No matter where you are in the world right now, summer 2020 is going to look a bit different for all of us. It’s also pretty safe to say there’s a lot on everyone’s minds from keeping ourselves and our communities healthy to navigating physical distancing guidelines and the rapidly changing economy.
One of the biggest changes in my life right now is that I am working from home full-time. It’s a strange existence given that I also live alone. Fortunately, I’m not a social butterfly so it’s not the worst thing in the world, but I am sorely missing the activities that make living alone bearable like sailing, soccer and orchestra.
Maybe I won’t be working from home all summer, but I certainly am for the foreseeable future and I’m planning as if I’m in this for the very long haul. That being said, I am getting really concerned about how I’m going to deal with working from home in an apartment without air conditioning, as well as the health and well being of others without air conditioning.
When heatwaves strike, we’re reminded to check on the elderly and other people vulnerable to the heat. How will we do that when we’re supposed to keep our distance for their safety? And how will we help them, and everyone else without air conditioning at home, survive the sweltering temperatures that are fast approaching?
I don’t have the answer to all of those questions, but as someone with no air conditioning, no backyard and no pool, here’s what I’m personally doing to prepare:
1. Hooking Up the Portable Air Conditioner
THANKS MOM! My portable air conditioner will forever be one of the best gifts my mother has ever bought for me. It will never replace central air conditioning, but I like to say that it at least takes the edge off of the heat and humidity.
Fans and open windows are alright for coping with dry heat, but when that Southern Ontario humidity arrives? With the way it sucks the energy out of you, good luck getting anything done during the day.
I have an 8,000 BTU Arctic King portable AC. It’s actually a 3-in-1 model, so I can run it as a regular old fan and it also has a dehumidifier. I keep it in the living room, as that’s where I spend the most time, but it can be easily moved as needed. Through a lot of trial and error, I have learned that if I position the AC and my two fans juuuust right, I can direct enough air into my bedroom to make it bearable for the night.
Unfortunately, between my neighbourhood and having a ground-level apartment, leaving my windows open at night just isn’t an option. It makes for some uncomfortable nights, but being able to direct some cool air from the living room really does help.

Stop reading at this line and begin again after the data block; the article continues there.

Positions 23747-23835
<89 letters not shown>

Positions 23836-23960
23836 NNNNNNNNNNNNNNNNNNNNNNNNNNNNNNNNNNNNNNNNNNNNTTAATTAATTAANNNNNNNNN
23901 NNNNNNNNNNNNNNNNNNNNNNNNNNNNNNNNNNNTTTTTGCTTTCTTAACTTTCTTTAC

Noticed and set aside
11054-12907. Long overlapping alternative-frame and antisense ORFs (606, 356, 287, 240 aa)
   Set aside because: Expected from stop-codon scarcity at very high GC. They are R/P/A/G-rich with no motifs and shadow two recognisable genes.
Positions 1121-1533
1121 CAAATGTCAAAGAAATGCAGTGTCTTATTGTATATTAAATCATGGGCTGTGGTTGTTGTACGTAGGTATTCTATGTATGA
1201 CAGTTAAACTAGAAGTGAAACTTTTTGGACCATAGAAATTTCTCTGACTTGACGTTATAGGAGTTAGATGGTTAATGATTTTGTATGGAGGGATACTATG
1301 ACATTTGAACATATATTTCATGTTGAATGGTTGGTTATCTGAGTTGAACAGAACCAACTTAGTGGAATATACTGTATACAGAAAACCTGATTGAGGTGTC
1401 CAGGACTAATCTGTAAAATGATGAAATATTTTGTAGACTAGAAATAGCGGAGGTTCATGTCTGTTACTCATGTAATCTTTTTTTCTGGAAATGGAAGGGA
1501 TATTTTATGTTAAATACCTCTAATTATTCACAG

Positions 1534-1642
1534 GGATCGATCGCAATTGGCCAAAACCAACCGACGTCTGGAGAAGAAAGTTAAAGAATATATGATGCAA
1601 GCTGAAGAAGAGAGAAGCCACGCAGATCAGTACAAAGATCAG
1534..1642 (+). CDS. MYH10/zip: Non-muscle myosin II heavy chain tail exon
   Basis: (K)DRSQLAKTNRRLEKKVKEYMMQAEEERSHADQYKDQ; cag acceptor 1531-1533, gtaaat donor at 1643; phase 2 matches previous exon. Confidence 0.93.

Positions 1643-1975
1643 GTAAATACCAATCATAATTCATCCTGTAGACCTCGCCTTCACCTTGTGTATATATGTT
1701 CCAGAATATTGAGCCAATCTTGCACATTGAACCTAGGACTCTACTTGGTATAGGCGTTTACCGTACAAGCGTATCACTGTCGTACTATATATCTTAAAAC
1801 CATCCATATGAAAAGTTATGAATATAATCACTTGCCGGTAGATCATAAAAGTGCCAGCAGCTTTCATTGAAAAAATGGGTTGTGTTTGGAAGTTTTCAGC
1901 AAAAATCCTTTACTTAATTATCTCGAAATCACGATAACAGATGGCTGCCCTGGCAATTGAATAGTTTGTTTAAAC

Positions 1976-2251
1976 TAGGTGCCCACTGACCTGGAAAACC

I really enjoy my portable air conditioner, but let’s face it, they’re not cheap. They’re certainly out of the reach of many lower-income people, who are more likely to live in housing without air conditioning or struggle to pay the electrical bills for it. I’m personally worried about finding the balance between keeping my apartment cool enough to be productive, without having to have the unit running all day and jacking up my electricity bills. I suspect this will take some trial and error, but I can only experiment so much without hurting my productivity.
2. Replenishing the Smoothie Cube Stash
I’m no vegan hipster, but I do like smoothies as a morning boost and to force myself to get some healthy stuff down. I made a big batch of smoothie cubes that have served me well throughout the pandemic so far, but it’s getting dangerously low. It’s definitely time to make another batch of them so I always have some on hand for a cool, refreshing and healthy breakfast or snack.
If you’re looking to give smoothie cubes a try, this article explains it well. In a nutshell, all you need to do is make a smoothie as you usually would, but add just enough liquid for it to blend properly. Divide the smoothie up into an ice cube tray, and freeze in your freezer. From there, I like to divide them into small plastic bags so I can simply take a bag from the freezer and toss them into my blender.
Once you’ve added the smoothie cubes to your blender, simply add liquid (I also like to add a banana, I love my smoothies extra frothy and banana-y!) and blend. It tastes just a tiny bit different from making it fresh, but trust me, it’s still delicious. With the added pandemic bonus of limiting your trips to the grocery store because smoothie cubes last far longer than fresh fruit.
Fun tip: If you want to switch up flavours, make single-flavour smoothie cubes so you can mix and match as you please! I personally have strawberry, mango and mixed berry ones and I mix them accordingly based on my mood.
3. Stocking Up On Popsicles
No, popsicles are not just for kids. There’s no better way to get through a hot and sticky afternoon than the refreshing cold and sugar boost that a popsicle brings.
If you’re concerned about sugar and chemicals, have no fear, there are a lot of great healthy popsicles out there both in the grocery store and recipes you can make online.